Girls Health Ed leverages existing community structures such as schools, community centers, and after-school programs to provide accurate and comprehensive health education to girls. Girls Health Ed’s focus remains primarily on girls from low-income areas, addressing the importance of physical activity and good nutrition, body image, personal care and hygiene, and reproductive health. Workshops are taught by volunteer female Teaching Fellows who live and work in the communities they serve, enabling them to form mentor-mentee relationships with the girls. They undergo training from the organization to teach a curriculum that has been built by experts in the public health field and to prepare them to navigate the intangible socio-emotional complexity of these girls’ lives. Girls are encouraged to ask personal questions that will help them make healthy and informed decisions about their own bodies.

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Teaching Fellows often marvel at the myths and misconceptions that many girls bring to their workshops — stories they have been told by their mothers, aunts, older sisters, or friends. “Although interesting, the stories are often untrue,” says Angela Young, a Teaching Fellow with Girls Health Ed since 2014. Angela places high value on her opportunity to educate girls and establish relationships with them that nurture inquiry and boost their confidence. She always feels privileged to witness these young girls starting to recognize their own self-worth and identify their strengths while receiving positive feedback from their peers.

Other Teaching Fellows have been struck by the fact that many of the girls are unable to identify a physical trait they admire about themselves, a reflection of the unattainable beauty standards by which they are taught to define themselves. Girls learn from a very young age that female physical appearance is highly valued, and is often the primary, if not singular, standard by which they are judged. Girls Health Ed workshops help them develop awareness about the power of the media in defining unrealistic and unhealthy norms of beauty and in objectifying and sexualizing women. In creating a safe space for the girls to explore the issue, more communities of peer support can emerge.

Girls Health Ed recognizes the need for this work on a global scale. Through its first global partnership with the Mama Sarah Obama Foundation, Girls Health Ed has expanded its programs to urban and rural areas in Kenya. In addition to delivering its curriculum, Girls Health Ed is also partnering with small-to-medium-sized enterprises, such as Tampon Tribe and others, to deliver much-needed sanitary supplies in efforts to empower the girls and help them destigmatize menstruation in the greater community. As a result, the organization has seen an increase in class participation from the girls, 86% of whom stated they wanted more opportunities to attend such workshops and 100% of whom said they learned new information about such topics as menstruation, personal hygiene, and self-esteem. Armed with more and accurate information about their own bodies, access to health education has the potential to change the path their lives take simply by helping them to stay in school with the hope of minimizing the disparity between them and their male counterparts.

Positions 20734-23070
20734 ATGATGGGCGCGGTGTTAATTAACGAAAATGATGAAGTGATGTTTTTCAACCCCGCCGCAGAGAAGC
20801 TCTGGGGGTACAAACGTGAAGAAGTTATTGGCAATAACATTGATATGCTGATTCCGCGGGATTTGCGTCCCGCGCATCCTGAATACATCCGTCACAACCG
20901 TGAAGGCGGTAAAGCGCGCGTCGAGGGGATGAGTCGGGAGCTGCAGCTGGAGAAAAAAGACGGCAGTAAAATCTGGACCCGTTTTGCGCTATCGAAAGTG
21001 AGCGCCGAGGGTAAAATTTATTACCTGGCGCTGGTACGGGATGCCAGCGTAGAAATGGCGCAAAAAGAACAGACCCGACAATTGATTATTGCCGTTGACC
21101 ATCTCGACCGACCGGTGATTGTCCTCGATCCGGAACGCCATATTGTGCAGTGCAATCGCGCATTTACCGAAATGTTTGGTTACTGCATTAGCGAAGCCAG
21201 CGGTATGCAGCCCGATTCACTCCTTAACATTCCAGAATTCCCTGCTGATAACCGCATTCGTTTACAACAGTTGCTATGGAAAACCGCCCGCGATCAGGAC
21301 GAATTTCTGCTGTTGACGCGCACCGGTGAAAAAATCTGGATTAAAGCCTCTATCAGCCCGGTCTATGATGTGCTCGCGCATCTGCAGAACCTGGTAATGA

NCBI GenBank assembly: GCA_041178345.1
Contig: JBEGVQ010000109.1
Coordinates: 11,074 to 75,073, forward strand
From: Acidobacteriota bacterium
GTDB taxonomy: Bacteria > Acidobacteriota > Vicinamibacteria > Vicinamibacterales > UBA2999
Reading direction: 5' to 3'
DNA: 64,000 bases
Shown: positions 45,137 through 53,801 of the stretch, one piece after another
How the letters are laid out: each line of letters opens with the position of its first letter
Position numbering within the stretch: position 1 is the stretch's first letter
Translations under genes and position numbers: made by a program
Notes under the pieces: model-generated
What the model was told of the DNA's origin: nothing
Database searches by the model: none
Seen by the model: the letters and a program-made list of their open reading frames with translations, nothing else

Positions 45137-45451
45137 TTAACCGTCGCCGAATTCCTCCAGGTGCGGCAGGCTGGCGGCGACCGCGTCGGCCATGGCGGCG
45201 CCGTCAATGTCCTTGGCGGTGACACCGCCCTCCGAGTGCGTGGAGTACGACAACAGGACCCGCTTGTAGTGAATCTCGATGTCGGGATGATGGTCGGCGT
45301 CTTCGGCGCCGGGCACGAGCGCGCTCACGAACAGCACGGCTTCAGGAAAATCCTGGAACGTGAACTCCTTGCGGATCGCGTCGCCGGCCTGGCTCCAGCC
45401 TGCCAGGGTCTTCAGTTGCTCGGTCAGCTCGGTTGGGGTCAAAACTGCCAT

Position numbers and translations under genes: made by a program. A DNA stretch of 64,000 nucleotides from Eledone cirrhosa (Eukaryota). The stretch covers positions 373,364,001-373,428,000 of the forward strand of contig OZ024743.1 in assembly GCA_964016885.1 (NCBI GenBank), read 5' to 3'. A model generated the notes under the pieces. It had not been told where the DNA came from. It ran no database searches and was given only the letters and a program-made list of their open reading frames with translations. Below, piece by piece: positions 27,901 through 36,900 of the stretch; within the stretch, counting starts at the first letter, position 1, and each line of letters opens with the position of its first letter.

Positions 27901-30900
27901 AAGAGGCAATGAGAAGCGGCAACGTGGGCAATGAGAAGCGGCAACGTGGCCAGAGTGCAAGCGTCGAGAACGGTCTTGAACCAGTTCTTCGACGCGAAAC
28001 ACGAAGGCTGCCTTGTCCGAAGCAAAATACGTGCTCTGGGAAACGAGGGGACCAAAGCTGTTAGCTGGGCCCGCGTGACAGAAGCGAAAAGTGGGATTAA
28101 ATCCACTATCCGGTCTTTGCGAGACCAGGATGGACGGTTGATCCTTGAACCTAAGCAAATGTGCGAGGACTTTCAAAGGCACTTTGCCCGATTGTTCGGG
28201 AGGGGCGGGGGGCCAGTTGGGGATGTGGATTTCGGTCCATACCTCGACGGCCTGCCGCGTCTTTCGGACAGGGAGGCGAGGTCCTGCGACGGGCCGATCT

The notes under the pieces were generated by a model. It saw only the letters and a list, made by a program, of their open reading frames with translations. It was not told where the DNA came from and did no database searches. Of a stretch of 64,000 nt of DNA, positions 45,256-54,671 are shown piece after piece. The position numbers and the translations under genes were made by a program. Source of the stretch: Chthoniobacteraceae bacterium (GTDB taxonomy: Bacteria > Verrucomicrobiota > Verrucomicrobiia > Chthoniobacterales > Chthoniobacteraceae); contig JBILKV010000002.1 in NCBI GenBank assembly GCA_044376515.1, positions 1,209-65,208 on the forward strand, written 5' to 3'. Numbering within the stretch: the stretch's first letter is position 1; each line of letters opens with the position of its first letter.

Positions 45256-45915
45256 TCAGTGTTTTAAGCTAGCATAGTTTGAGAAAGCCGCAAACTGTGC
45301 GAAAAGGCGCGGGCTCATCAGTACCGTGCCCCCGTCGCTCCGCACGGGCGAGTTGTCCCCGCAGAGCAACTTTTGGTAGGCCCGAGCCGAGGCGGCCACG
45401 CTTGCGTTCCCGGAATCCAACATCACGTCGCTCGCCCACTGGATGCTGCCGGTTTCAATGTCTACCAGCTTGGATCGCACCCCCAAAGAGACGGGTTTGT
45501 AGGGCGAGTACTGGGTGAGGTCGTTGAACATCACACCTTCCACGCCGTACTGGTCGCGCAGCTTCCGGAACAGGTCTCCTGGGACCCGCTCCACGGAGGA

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In Washington, DC, and throughout the U.S., low-income girls are benefiting from the Girls Health Ed curriculum as well. 85% of the girls could respond correctly to questions about reproductive health after taking the workshops as opposed to 30% pre-workshop, allowing them to make more informed choices regarding their sexual health. The majority of girls also expressed increased comfort in talking to their partners, parents, and doctors after taking the workshops, exhibiting an increased ability to communicate about various health issues and safety.

From rural areas in Kenya and urban areas in Zambia to the U.S., it is clear that the development of and access to such programs as Girls Health Ed and Daughters With A Vision among others are providing girls with important information about their own bodies that will help guide them in health-related decision-making. Acquiring such knowledge and developing these important life skills will play a role in the fight to educate our girls, overcome cultural stigmas, and ensure the well-being of girls worldwide.